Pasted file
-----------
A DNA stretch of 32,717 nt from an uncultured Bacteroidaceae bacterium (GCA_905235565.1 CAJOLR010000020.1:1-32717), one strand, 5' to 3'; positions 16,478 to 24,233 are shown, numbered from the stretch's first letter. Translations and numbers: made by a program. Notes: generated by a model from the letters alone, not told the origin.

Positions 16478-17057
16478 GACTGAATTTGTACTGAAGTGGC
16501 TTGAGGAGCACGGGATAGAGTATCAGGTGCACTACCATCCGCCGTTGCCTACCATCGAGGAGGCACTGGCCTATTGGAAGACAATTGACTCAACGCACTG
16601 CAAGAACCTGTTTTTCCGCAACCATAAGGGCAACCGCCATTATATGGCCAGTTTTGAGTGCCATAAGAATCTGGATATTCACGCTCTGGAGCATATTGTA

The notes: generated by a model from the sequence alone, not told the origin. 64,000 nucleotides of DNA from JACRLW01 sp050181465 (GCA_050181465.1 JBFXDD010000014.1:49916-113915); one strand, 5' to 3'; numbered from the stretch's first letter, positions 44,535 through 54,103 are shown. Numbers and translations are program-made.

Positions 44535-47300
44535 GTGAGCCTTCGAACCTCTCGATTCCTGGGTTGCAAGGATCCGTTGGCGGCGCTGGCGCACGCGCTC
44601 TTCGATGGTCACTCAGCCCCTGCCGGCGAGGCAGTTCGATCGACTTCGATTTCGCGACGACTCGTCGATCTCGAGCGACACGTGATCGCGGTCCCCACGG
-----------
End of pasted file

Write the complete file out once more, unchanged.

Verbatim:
A DNA stretch of 32,717 nt from an uncultured Bacteroidaceae bacterium (GCA_905235565.1 CAJOLR010000020.1:1-32717), one strand, 5' to 3'; positions 16,478 to 24,233 are shown, numbered from the stretch's first letter. Translations and numbers: made by a program. Notes: generated by a model from the letters alone, not told the origin.

Positions 16478-17057
16478 GACTGAATTTGTACTGAAGTGGC
16501 TTGAGGAGCACGGGATAGAGTATCAGGTGCACTACCATCCGCCGTTGCCTACCATCGAGGAGGCACTGGCCTATTGGAAGACAATTGACTCAACGCACTG
16601 CAAGAACCTGTTTTTCCGCAACCATAAGGGCAACCGCCATTATATGGCCAGTTTTGAGTGCCATAAGAATCTGGATATTCACGCTCTGGAGCATATTGTA

The notes: generated by a model from the sequence alone, not told the origin. 64,000 nucleotides of DNA from JACRLW01 sp050181465 (GCA_050181465.1 JBFXDD010000014.1:49916-113915); one strand, 5' to 3'; numbered from the stretch's first letter, positions 44,535 through 54,103 are shown. Numbers and translations are program-made.

Positions 44535-47300
44535 GTGAGCCTTCGAACCTCTCGATTCCTGGGTTGCAAGGATCCGTTGGCGGCGCTGGCGCACGCGCTC
44601 TTCGATGGTCACTCAGCCCCTGCCGGCGAGGCAGTTCGATCGACTTCGATTTCGCGACGACTCGTCGATCTCGAGCGACACGTGATCGCGGTCCCCACGG